- - Friday, July 11, 2014

TURNER, MAINE - They say the South is the friendliest place in America, and they’re probably right. The Midwest isn’t far behind, but the civility line defies latitudes or longitudes.

It comes down roughly to the difference between city and country folk — although exceptions abound. Across the USA and Canada, I’ve found that people outside core metropolitan areas are much more likely to initiate or respond to friendly entreaties.

On my family’s recent trip back to the D.C. area from Western Maine, we stopped at a supermarket in Turner (population: 5,700) to get a case of Moxie, but became stranded with a dead battery.

Within 45 minutes, with our hood up, we were approached six times by people who offered to help, including an angel named Tammy, who operated a cafe a couple of miles away. She not only gave us phone numbers for three mechanics, but offered to come back and personally bring us and our two dogs to her cafe to spend the day if the car problem was a lengthy event.

A woman who worked at the supermarket tried unsuccessfully to jump-start us. Others came by after she left and offered the same. This doesn’t count those who passed by and gave inquiring looks that said, “We’re here to help if you need it.” In Maine, there’s an understanding that it’s best not to talk unless you can improve on silence. A sound idea, that.

I thought about the overarching concept of how you treat strangers while we waited for AAA to get us back on the road. The Bible is clear about caring for strangers, the poor, orphans and widows. That admonition is not a mandate for mass migration over an unsecured border.

Using my smartphone, I read the latest accounts of the Texas border crisis. Some well-meaning folks have, I believe, misapplied the biblical idea of hospitality to justify the lawless surge of tens of thousands of illegal aliens, mostly young Central Americans.

It’s creating a massive headache for an overwhelmed system and is costing lives. Heart-wrenching tales of rape, crime and death in the desert are seeping through the media’s rose-colored lens.

Instead of securing the border and repatriation, President Obama is asking Congress for a quick $3.7 billion in taxpayer money for lawyers and schooling to “ease the crisis” that he manufactured by suspending deportation of “dreamers” in 2012. He also sent a powerful signal by turning loose the Justice Department on states like Arizona that are trying to do what the feds won’t — enforce the law.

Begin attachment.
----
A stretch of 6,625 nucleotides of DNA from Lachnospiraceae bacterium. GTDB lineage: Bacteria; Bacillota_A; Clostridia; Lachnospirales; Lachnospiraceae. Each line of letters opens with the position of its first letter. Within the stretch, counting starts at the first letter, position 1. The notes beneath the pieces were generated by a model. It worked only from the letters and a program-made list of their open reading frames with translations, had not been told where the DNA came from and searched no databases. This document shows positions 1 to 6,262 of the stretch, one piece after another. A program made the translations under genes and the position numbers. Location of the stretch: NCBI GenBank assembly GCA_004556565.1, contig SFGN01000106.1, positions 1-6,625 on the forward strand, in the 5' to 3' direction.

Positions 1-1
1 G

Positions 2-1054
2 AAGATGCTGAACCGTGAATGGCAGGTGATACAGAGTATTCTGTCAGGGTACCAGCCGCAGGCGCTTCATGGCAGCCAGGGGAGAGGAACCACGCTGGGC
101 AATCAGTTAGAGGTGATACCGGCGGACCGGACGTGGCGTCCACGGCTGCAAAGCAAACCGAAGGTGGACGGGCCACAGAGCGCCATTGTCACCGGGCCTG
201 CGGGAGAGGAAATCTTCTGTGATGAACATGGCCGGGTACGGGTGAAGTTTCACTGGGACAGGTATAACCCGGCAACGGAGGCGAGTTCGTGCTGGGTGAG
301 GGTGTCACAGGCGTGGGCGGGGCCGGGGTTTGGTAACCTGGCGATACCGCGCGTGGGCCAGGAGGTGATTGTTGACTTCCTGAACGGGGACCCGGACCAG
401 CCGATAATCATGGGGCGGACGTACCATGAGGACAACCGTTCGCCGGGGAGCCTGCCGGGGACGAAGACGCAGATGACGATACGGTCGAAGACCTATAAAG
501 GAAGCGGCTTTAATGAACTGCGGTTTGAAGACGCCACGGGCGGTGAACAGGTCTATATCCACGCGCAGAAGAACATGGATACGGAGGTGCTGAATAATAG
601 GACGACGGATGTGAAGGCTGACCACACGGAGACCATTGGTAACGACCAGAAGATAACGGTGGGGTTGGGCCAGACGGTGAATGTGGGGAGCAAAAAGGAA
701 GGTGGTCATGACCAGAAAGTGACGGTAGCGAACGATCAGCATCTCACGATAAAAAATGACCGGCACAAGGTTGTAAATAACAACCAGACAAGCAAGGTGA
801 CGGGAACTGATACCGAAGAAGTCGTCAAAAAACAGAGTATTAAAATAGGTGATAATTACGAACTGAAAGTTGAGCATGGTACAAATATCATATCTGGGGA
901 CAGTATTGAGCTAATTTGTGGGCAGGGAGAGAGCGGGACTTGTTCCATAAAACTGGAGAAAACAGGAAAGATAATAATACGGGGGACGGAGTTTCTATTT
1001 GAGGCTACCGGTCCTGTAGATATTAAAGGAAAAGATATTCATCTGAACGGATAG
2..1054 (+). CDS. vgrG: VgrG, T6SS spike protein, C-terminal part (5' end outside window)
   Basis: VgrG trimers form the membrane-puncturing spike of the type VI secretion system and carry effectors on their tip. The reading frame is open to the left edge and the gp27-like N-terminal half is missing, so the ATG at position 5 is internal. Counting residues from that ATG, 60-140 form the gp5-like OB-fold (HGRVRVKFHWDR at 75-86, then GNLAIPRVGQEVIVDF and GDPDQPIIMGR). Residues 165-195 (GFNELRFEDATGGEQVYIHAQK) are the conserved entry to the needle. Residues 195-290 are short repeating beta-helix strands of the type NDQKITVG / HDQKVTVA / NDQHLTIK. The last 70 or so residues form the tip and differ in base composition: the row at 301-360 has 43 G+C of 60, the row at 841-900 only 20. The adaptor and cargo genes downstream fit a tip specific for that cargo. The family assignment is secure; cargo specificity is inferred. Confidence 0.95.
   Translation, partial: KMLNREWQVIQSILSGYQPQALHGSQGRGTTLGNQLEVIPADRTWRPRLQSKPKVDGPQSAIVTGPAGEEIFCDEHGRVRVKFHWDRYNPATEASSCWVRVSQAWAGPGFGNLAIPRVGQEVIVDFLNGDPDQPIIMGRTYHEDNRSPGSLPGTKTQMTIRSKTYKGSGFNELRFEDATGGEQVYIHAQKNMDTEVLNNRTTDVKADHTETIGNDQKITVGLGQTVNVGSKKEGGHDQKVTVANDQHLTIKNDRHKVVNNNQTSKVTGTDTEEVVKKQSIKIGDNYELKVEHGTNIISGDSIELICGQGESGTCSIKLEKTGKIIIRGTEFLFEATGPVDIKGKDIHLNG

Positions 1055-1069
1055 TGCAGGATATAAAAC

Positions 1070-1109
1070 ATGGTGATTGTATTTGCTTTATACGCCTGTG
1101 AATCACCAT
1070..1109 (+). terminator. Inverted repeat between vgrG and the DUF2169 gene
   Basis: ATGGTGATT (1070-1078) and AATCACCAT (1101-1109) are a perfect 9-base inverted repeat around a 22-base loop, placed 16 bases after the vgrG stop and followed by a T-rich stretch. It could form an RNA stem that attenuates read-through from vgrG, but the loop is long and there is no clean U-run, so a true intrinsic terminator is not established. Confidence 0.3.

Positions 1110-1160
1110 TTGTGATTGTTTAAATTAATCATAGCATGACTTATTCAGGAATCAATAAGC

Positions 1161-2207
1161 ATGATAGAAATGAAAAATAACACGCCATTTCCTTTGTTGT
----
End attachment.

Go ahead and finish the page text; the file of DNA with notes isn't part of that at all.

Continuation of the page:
Although drug smugglers, criminals and perhaps terrorists are taking advantage of the legal anarchy, the vast majority are poor people seeking a better life. Only a heart of stone would feel no twinge of compassion. However, as with legal precedents, hard cases make bad laws. Without concern for consequences, seemingly compassionate actions can harm more than help.

A friend who goes to Africa to assist missionaries in relieving poverty and sharing the Gospel told me that some actions by the U.S. government and even private philanthropic groups make things worse. A case in point is dumping food into drought-stricken areas dotted with hardscrabble farmers. If it isn’t handled right, the farmers go out of business, and famine returns with a vengeance.

It’s not enough to feel good about doing good; We’re responsible for seeing that we help more than hurt. The late, great Michael Schwartz, a conservative, pro-life activist, once gave me a lesson in this one day as we walked to lunch from the Heritage Foundation, where I worked at the time.

Although we had a narrow window, Mike stopped when a homeless man approached us to panhandle. Instead of rushing by, Mike patiently talked with him, but turned down repeated requests for money. It was obvious the man wanted to buy another bottle. Mike took him to a nearby cafe and bought him some food.

As we walked back from our own lunch, Mike railed at the inhumanity of the welfare system; namely, how it robs people of their charitable impulses and hurts the poor at the same time. Jesus, he explained, cared enough to set people on the right path, not lead them astray to make Himself feel good. Mike had let the homeless man know that he, the sandwich buyer, was merely a vehicle for the love of God. Mike hoped the man would realize his own worth and perhaps find the strength to take a different path.

Kindness is catching. The sheer decency of the people in that Maine parking lot left us feeling blessed instead of delayed. They wanted to help us get back on the road, not keep us dependent on their largesse.

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